To prosper, Jordan must optimize the use of all available water resources. To this end, the country is capturing water from brackish streams that would otherwise go unused, and delivering 125,000 cubic meters (4.4 million cubic feet) of water a day to a USAID-funded water treatment plant.
Jordan is at a critical stage in providing enough quality jobs for its fast-growing workforce. Jordanians also face fierce competition from foreign workers in labor intensive sectors, leaving many Jordanians unemployed and unable to support their families.
Kindergarten administrators, parents, and staff at the computer-equipped community centers were skeptical. They did not think there would be any real benefit to a pilot project to teach children and their mothers how to use computers.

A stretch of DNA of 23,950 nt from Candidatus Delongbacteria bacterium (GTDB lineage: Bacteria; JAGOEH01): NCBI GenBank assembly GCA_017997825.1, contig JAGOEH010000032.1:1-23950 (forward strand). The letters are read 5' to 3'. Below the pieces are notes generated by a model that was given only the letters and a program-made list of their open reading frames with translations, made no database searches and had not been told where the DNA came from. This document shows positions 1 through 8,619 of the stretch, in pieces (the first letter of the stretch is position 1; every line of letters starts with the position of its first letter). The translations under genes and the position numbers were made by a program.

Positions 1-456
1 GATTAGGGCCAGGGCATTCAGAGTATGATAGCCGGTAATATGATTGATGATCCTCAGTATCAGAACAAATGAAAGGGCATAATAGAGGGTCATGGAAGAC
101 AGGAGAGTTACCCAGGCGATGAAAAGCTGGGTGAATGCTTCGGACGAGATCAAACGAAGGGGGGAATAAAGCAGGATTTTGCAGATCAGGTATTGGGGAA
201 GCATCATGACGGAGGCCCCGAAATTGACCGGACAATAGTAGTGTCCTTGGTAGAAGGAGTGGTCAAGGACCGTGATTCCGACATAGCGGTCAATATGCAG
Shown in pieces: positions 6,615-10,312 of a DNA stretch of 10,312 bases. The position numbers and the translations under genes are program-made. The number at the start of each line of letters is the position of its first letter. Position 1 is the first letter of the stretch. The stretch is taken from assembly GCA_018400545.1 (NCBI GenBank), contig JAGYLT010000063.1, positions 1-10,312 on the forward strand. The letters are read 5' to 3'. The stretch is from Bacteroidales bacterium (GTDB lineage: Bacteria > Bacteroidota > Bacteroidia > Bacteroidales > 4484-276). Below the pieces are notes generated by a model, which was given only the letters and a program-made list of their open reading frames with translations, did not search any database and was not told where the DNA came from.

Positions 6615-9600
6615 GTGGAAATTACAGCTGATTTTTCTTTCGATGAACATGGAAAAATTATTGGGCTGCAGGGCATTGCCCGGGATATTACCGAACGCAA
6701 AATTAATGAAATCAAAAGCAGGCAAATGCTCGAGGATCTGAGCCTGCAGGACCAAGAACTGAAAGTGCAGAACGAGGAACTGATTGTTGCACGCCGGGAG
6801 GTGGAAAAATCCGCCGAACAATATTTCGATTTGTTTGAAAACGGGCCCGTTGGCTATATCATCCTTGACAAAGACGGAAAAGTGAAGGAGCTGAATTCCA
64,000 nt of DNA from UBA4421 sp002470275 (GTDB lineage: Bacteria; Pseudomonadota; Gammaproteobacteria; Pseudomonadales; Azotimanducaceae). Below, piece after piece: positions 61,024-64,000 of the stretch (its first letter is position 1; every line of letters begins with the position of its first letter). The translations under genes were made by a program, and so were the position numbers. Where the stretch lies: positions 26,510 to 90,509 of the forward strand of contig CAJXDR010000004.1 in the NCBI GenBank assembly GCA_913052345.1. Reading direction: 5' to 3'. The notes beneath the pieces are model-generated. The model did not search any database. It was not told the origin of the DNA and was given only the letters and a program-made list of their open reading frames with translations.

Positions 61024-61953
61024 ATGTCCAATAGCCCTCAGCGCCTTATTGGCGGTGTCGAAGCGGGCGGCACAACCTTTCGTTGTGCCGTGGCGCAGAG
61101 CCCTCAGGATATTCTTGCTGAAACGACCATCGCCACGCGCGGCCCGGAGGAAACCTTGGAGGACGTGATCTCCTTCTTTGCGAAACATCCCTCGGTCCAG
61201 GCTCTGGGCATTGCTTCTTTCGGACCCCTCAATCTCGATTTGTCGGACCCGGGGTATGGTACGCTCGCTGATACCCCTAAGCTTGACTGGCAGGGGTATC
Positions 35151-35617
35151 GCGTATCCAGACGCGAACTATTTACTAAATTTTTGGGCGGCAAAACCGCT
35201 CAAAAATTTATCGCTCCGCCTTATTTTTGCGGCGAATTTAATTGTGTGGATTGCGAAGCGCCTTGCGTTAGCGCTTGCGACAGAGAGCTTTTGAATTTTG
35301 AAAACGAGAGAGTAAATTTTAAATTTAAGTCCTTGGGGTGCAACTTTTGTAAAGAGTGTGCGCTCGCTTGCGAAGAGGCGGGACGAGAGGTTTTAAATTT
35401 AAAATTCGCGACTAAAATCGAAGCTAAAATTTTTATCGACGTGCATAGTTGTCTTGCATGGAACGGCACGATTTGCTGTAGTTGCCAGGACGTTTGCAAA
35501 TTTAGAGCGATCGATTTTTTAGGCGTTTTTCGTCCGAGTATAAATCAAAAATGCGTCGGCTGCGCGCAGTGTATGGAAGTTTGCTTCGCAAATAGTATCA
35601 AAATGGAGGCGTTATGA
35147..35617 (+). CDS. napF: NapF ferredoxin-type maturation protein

When Samer Al Jabari started his software development and consulting company in 2002, he had no experience and no customers. He went to the Young Entrepreneurs Association (YEA), established in 1998 to promote entrepreneurship in Jordan and encourage national economic development, to get help in runing his business.
When Remah Salah Shihab finished university, she began looking for a job—a challenging proposition in a country like Jordan, where recent graduates find an extremely competitive job market and few opportunities to gain job experience. A friend told Remah about the NetCorps project and she sent in her resume.
Last updated: November 23, 2015